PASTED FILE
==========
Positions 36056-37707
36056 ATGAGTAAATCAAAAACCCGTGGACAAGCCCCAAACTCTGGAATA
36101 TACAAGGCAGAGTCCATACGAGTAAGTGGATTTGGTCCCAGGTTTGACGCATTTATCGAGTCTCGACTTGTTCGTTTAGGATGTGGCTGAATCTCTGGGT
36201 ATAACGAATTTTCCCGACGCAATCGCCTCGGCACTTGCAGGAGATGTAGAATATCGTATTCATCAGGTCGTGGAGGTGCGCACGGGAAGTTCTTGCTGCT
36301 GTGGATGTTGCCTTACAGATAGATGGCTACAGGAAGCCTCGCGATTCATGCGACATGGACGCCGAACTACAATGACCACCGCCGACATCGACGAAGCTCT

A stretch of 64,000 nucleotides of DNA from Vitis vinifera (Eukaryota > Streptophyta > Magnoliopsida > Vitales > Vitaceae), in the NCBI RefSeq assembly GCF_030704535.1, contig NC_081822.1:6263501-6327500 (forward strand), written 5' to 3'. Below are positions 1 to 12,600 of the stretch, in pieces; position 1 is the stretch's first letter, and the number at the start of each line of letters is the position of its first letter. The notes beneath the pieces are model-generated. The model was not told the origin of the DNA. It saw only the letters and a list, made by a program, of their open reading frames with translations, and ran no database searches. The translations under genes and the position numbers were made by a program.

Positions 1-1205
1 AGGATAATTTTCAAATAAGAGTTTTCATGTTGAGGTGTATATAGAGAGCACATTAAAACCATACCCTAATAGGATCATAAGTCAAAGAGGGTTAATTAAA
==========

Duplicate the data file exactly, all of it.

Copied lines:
Positions 36056-37707
36056 ATGAGTAAATCAAAAACCCGTGGACAAGCCCCAAACTCTGGAATA
36101 TACAAGGCAGAGTCCATACGAGTAAGTGGATTTGGTCCCAGGTTTGACGCATTTATCGAGTCTCGACTTGTTCGTTTAGGATGTGGCTGAATCTCTGGGT
36201 ATAACGAATTTTCCCGACGCAATCGCCTCGGCACTTGCAGGAGATGTAGAATATCGTATTCATCAGGTCGTGGAGGTGCGCACGGGAAGTTCTTGCTGCT
36301 GTGGATGTTGCCTTACAGATAGATGGCTACAGGAAGCCTCGCGATTCATGCGACATGGACGCCGAACTACAATGACCACCGCCGACATCGACGAAGCTCT

A stretch of 64,000 nucleotides of DNA from Vitis vinifera (Eukaryota > Streptophyta > Magnoliopsida > Vitales > Vitaceae), in the NCBI RefSeq assembly GCF_030704535.1, contig NC_081822.1:6263501-6327500 (forward strand), written 5' to 3'. Below are positions 1 to 12,600 of the stretch, in pieces; position 1 is the stretch's first letter, and the number at the start of each line of letters is the position of its first letter. The notes beneath the pieces are model-generated. The model was not told the origin of the DNA. It saw only the letters and a list, made by a program, of their open reading frames with translations, and ran no database searches. The translations under genes and the position numbers were made by a program.

Positions 1-1205
1 AGGATAATTTTCAAATAAGAGTTTTCATGTTGAGGTGTATATAGAGAGCACATTAAAACCATACCCTAATAGGATCATAAGTCAAAGAGGGTTAATTAAA